Research and write a short paper on how some organization applies the five dimensions of service quality. SERVQUAL was originally measured on 10 aspects of service quality: reliability, responsiveness, competence, access, courtesy, communication, credibility, security, understanding the customer and tangibles (background -- using factor analysis). It measures the gap between customer expectations and experience. By the early nineties the authors had refined (combined) the SERVQUAL model to the useful acronym RATER (these five dimensions are in the chapter): ▪ ▪ ▪ ▪ ▪

Reliability Assurance Tangibles Empathy, and Responsiveness

If students search SEVQUAL and/or the GAP model (in OM4 C15) they will find many applications. The SERVQUAL has been tested in banking, credit cards, repair and maintenance, and long distance telephone service. Hospitals, for example, (see web reference below) have also used these five measures of service quality to measure their performance. 4.

A major airline is attempting to evaluate the effect of recent changes it has made in scheduling flights between New York City and Los Angeles. Data available are shown below. Number of Number of Flights Passengers Month prior to schedule change 16 8,795 Month after schedule change 27 15,653 Using passengers per flight as a productivity indicator, comment on the apparent effect of the schedule change. Computing passengers per flight, we obtain (after rounding) Month prior to schedule change: 8795/16 = 550 Month after schedule change: 15,563/27 = 576 Productivity increased by 4.7 percent (26/550) after the schedule change. This could be due to more convenient flight times, better schedules or some other 5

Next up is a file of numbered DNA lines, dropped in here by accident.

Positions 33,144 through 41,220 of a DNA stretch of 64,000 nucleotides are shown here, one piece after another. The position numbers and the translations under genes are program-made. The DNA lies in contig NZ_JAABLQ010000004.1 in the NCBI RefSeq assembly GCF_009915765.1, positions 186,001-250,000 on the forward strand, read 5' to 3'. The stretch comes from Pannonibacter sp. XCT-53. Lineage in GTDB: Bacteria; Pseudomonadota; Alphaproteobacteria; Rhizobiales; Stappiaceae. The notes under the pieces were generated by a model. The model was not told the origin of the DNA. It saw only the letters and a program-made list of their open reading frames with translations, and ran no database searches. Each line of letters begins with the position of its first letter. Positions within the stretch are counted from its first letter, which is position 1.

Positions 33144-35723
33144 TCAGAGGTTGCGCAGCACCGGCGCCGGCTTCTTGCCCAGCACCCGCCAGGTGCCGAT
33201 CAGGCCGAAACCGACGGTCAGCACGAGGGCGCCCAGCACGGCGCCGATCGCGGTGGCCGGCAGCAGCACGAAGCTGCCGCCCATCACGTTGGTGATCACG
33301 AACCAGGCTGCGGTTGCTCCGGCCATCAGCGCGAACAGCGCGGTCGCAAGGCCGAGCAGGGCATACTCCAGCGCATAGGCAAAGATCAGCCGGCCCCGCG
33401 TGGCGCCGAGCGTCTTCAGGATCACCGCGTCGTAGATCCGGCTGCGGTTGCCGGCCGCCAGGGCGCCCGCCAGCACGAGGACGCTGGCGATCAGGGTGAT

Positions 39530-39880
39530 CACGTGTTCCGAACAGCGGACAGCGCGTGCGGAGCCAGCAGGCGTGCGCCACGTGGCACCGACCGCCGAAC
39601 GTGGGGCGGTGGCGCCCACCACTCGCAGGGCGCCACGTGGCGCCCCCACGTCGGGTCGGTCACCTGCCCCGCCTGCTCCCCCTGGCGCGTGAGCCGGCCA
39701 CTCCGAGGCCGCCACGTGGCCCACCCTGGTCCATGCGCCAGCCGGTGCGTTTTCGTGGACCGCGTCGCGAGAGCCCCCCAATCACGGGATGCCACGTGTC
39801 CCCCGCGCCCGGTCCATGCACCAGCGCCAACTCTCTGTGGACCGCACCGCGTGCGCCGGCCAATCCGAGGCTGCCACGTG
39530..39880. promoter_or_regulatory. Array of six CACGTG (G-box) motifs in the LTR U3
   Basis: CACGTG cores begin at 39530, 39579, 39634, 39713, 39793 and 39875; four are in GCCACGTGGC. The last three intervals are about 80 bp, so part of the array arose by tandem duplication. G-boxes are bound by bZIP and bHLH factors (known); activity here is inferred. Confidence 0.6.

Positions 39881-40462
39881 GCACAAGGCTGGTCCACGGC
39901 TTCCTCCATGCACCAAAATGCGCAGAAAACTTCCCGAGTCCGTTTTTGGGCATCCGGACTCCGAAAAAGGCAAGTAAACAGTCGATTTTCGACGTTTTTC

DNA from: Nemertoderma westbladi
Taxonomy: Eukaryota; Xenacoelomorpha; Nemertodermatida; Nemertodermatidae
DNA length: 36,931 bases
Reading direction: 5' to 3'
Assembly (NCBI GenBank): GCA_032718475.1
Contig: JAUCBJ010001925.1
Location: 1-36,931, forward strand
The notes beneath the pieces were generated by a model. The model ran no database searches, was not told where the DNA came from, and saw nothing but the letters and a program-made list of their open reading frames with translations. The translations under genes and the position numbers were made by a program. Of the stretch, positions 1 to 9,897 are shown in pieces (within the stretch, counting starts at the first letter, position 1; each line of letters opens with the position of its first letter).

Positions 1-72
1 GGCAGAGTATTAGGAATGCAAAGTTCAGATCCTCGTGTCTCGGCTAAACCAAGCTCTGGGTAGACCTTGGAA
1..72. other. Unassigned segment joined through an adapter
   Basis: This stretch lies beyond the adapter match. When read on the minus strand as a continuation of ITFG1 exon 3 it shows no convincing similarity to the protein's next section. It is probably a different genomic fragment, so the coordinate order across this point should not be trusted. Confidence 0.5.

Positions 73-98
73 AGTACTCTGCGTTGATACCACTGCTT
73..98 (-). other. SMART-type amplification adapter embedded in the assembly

OM6 C2 IM intervening variable. Here the productivity metric is output per flight. Other possible productivity indicators for airlines might include flights/labor dollar, passengers/labor dollar, total passenger revenue/total cost of all flights, total number of passengers/total cost of all flights. 5.

Revenue or costs per passenger mile are two key performance measures in the airline industry. Research their use in this industry and prepare a one-page paper summarizing how they are used and why they are so important. These two metrics drive profitability in the airline industry. Few industries have so few and simple summary metrics yet they are very powerful. Southwest Airlines, for example, normally has the widest gap between these two metrics, and therefore, generates profits, while older airlines such as United often have costs per passenger mile equal to or higher than revenue per passenger mile. Your students will find many interesting ways to use these productivity metrics for this industry. Your students will also discover energy and labor costs are huge components of total airline costs.


A hamburger factory produces 60,000 hamburgers each week. The equipment used costs $10,000 and will remain productive for 4 years. The labor cost per year is $13,500. a.

What is the productivity measure of “units of output per dollar of input� averaged over the four-year period? Productivity = total units produced divided by the total labor cost plus total equipment cost = 60,000(52)(4)/[13,500(4)+10,000] = 195 hamburgers/dollar


We have the option of $13,000 equipment, with an operating life of 5 years. It would reduce labor costs to $11,000 per year. Should we consider purchasing this equipment (using productivity arguments alone)? For the expensive machine, productivity = 60,000(52)(5)/[11,000(5) + 13,000] = 229.4 hamburgers/dollar input. Because the productivity of the expensive machine is higher, it would be a good investment based on this single criterion.


A fast-food restaurant has a drive-through window and during peak lunch times can handle a maximum of 50 cars per hour with one person taking orders, assembling them, and acting as cashier. The average sale per order is $9.00. A proposal has been made to add two workers and divide the tasks among the three. One will take orders, the second will assemble them, and the third will act as cashier. With this system it is estimated that 70 cars per hour can be serviced. Use productivity arguments to recommend whether or not to change the current system. Productivity = revenue/labor dollar